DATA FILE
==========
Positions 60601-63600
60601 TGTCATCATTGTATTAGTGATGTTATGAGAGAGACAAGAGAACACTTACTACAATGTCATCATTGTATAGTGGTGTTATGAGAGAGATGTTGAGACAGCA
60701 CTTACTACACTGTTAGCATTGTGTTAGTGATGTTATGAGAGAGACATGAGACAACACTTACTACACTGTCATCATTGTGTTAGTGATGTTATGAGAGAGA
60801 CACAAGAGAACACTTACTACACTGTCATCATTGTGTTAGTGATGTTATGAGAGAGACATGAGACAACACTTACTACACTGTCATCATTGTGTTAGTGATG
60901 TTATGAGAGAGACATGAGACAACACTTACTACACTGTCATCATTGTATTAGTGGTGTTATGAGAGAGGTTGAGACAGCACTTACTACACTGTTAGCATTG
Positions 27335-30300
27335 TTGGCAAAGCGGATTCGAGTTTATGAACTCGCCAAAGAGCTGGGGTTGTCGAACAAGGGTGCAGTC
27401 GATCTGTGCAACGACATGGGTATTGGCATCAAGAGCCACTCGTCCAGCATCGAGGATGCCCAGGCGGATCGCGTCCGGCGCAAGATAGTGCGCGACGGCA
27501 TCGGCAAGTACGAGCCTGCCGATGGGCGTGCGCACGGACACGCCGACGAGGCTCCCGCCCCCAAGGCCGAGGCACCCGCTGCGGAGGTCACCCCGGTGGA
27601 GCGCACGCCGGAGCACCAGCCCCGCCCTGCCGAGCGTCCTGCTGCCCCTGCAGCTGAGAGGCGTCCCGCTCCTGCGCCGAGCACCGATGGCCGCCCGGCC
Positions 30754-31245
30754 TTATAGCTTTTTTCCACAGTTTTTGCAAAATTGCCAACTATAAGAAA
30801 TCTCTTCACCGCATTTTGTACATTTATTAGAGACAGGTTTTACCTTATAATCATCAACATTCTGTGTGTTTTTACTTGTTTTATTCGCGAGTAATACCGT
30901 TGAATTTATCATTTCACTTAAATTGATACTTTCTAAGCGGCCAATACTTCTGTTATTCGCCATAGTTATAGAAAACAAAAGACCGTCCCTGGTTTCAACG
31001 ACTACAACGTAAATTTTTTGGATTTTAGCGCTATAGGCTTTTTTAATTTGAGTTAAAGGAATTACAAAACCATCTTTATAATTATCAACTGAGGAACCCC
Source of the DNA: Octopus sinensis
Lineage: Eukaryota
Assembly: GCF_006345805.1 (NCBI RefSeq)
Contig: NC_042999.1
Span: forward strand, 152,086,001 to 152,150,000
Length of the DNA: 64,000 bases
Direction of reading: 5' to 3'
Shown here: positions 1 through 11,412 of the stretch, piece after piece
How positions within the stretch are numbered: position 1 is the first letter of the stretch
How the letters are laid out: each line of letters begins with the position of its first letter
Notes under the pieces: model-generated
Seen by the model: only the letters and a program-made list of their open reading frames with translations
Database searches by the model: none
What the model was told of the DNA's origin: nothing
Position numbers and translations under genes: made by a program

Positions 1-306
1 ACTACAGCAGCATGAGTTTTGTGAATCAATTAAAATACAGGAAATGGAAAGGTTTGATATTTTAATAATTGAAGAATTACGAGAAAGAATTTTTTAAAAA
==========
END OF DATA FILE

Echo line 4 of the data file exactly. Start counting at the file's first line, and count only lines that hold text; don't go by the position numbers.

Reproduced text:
60801 CACAAGAGAACACTTACTACACTGTCATCATTGTGTTAGTGATGTTATGAGAGAGACATGAGACAACACTTACTACACTGTCATCATTGTGTTAGTGATG